Although these challenges might seem impossible, I have actually most enjoyed the big gap, because…
The Help. Oh, the help. The olders will hold the baby. Play with the baby. Even change the baby’s diaper. And the help will get more and more important and helpful the older they get. You can leave the littlest with the bigs and go on a run, to the grocery store, even a date night! You CAN fold the laundry and do the dishes while the others occupy the littlest. It is glorious.
The Love. The olders will love that little baby in a way that you would never imagine. Their faces will light up when they see her. They will be so proud as she learns new things. They will love relieving their own childhoods through that baby’s eyes. And they will protect that little sibling in all the ways possible and go above and beyond to ensure their safety and well-being. Maybe even more than you!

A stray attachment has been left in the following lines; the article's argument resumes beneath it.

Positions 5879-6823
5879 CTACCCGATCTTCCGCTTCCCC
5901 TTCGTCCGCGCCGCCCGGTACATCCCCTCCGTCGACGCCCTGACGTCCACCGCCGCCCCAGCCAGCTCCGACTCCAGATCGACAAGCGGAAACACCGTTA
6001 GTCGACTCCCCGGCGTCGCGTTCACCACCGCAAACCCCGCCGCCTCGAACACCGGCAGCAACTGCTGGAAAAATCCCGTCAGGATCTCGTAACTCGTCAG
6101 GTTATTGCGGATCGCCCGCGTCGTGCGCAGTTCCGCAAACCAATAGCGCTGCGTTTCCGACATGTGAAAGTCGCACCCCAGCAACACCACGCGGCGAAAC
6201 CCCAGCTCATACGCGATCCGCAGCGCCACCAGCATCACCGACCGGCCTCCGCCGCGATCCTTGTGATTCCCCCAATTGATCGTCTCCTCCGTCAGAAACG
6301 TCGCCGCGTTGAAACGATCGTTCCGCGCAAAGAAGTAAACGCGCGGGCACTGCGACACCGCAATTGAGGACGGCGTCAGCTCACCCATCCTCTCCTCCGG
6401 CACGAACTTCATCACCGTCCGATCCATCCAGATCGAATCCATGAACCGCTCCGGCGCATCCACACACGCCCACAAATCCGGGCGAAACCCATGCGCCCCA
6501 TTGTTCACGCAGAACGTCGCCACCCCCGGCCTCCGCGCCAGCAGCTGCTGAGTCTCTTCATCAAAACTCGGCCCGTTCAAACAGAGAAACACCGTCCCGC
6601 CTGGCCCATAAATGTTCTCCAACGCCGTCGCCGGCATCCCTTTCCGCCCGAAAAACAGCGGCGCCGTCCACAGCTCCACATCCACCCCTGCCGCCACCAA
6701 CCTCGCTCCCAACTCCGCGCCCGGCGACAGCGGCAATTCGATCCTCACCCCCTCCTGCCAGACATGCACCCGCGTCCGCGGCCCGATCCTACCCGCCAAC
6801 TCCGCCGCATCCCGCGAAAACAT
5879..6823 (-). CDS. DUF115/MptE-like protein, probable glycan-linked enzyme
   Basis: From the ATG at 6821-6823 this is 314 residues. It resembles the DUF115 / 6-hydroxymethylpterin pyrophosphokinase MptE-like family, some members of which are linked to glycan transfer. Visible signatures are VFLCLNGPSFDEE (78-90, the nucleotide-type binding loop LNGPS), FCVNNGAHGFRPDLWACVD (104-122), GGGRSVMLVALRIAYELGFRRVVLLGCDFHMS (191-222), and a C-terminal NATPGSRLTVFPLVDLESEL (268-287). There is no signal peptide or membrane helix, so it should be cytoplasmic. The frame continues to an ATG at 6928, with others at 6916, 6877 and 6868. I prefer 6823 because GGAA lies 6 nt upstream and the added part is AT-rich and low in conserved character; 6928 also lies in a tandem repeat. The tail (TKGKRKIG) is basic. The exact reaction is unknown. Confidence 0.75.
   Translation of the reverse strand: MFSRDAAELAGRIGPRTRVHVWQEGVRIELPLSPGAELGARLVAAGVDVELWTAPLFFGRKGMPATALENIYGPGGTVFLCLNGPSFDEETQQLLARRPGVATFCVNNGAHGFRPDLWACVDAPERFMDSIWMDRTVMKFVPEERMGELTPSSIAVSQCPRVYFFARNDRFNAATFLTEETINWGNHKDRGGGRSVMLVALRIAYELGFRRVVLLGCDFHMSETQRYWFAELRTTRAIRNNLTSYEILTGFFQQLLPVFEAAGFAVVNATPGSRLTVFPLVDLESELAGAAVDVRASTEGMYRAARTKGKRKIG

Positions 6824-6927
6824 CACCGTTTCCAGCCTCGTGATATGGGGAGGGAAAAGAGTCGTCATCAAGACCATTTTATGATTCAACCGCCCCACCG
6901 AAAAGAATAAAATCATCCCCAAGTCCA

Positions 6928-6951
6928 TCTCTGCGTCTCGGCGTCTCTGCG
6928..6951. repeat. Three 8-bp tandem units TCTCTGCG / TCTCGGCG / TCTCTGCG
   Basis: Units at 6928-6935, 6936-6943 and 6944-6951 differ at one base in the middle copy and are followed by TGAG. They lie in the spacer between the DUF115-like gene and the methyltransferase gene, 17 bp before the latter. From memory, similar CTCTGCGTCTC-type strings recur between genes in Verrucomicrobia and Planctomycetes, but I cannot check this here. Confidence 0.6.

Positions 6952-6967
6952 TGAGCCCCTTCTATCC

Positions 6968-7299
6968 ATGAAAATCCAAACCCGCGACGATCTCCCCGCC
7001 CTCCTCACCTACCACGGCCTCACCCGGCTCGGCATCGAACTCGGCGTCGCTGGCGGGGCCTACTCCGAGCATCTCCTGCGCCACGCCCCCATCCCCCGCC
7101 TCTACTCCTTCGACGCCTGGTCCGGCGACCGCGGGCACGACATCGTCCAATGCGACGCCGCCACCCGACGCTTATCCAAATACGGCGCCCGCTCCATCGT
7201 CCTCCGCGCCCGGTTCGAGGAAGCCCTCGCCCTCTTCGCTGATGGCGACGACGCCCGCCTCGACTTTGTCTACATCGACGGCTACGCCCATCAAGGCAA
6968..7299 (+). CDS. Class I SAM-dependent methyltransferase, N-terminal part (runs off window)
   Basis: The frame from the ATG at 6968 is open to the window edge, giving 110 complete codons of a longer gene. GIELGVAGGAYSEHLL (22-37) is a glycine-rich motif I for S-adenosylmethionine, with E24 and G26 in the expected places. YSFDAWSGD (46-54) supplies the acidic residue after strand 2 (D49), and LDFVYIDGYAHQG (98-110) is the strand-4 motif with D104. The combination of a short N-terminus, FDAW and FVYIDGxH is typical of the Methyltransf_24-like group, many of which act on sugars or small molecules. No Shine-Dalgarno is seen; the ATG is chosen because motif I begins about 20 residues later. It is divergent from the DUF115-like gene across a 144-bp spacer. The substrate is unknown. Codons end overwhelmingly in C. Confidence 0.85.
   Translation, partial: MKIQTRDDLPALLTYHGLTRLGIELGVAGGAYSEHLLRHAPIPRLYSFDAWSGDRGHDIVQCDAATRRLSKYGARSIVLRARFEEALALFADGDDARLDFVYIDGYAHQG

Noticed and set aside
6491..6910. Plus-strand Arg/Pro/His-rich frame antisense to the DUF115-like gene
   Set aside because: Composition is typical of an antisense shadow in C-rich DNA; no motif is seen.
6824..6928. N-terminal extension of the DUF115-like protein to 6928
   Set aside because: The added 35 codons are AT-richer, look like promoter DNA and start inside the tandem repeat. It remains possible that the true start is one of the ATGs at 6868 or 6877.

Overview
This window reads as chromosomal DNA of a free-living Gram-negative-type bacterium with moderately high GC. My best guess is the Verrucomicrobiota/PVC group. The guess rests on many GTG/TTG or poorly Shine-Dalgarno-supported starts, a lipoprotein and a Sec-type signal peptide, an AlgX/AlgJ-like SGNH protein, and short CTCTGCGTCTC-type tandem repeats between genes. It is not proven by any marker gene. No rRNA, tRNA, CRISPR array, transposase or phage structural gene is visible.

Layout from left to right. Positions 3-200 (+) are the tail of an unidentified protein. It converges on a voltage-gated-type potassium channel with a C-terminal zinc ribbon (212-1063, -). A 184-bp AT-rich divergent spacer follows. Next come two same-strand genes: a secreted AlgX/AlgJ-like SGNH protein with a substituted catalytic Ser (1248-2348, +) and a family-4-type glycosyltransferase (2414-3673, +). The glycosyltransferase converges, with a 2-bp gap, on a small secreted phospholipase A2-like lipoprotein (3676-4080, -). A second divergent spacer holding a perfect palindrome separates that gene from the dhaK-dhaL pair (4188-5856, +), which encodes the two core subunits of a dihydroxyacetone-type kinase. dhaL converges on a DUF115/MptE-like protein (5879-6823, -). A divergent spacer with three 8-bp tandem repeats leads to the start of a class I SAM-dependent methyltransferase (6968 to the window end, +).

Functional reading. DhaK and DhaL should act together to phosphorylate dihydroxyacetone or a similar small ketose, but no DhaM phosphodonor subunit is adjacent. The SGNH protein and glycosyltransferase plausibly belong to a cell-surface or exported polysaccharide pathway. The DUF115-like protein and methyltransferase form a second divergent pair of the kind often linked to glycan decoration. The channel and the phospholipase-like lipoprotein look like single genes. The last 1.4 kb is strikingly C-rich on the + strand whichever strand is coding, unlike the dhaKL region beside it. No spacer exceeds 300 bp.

The Gift. If there is a big space, you, Mama, will have the ability to truly relish each milestone. When babies are close, you are in survival mode. And don’t have time or energy to sit back and relax and relish. But when the older(s) are more self-sufficient, you CAN hold the baby for hours on end, you CAN watch them sleep, you CAN really cherish the learning to walk and talk and play and learn. This gift will be one that you won’t even realize the value of until they get a little older and you realize those memories are priceless.
Bottom line…there is no bad spacing. The pros of either will ALWAYS outweigh the challenges. And you, Mama, will ALWAYS adapt and thrive despite whatever difficulties are sent your way. So whether by choice or by circumstance, there really is no bad spacing. It always works out and becomes something you can’t imagine being any other way, so just know the challenges but cherish the rewards.